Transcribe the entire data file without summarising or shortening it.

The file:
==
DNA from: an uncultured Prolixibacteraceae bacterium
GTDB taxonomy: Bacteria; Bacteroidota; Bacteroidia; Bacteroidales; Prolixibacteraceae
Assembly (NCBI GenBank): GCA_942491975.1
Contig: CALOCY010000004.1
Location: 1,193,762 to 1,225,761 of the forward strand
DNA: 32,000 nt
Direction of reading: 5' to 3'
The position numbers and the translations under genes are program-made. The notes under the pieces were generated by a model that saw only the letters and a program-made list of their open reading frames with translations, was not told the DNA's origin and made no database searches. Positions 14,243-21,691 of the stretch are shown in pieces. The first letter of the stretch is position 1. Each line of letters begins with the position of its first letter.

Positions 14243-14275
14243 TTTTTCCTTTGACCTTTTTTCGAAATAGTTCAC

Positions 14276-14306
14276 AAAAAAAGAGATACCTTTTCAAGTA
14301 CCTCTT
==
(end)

DNA from: an uncultured Prolixibacteraceae bacterium
GTDB taxonomy: Bacteria; Bacteroidota; Bacteroidia; Bacteroidales; Prolixibacteraceae
Assembly (NCBI GenBank): GCA_942491975.1
Contig: CALOCY010000004.1
Location: 1,193,762 to 1,225,761 of the forward strand
DNA: 32,000 nt
Direction of reading: 5' to 3'
The position numbers and the translations under genes are program-made. The notes under the pieces were generated by a model that saw only the letters and a program-made list of their open reading frames with translations, was not told the DNA's origin and made no database searches. Positions 14,243-21,691 of the stretch are shown in pieces. The first letter of the stretch is position 1. Each line of letters begins with the position of its first letter.

Positions 14243-14275
14243 TTTTTCCTTTGACCTTTTTTCGAAATAGTTCAC

Positions 14276-14306
14276 AAAAAAAGAGATACCTTTTCAAGTA
14301 CCTCTT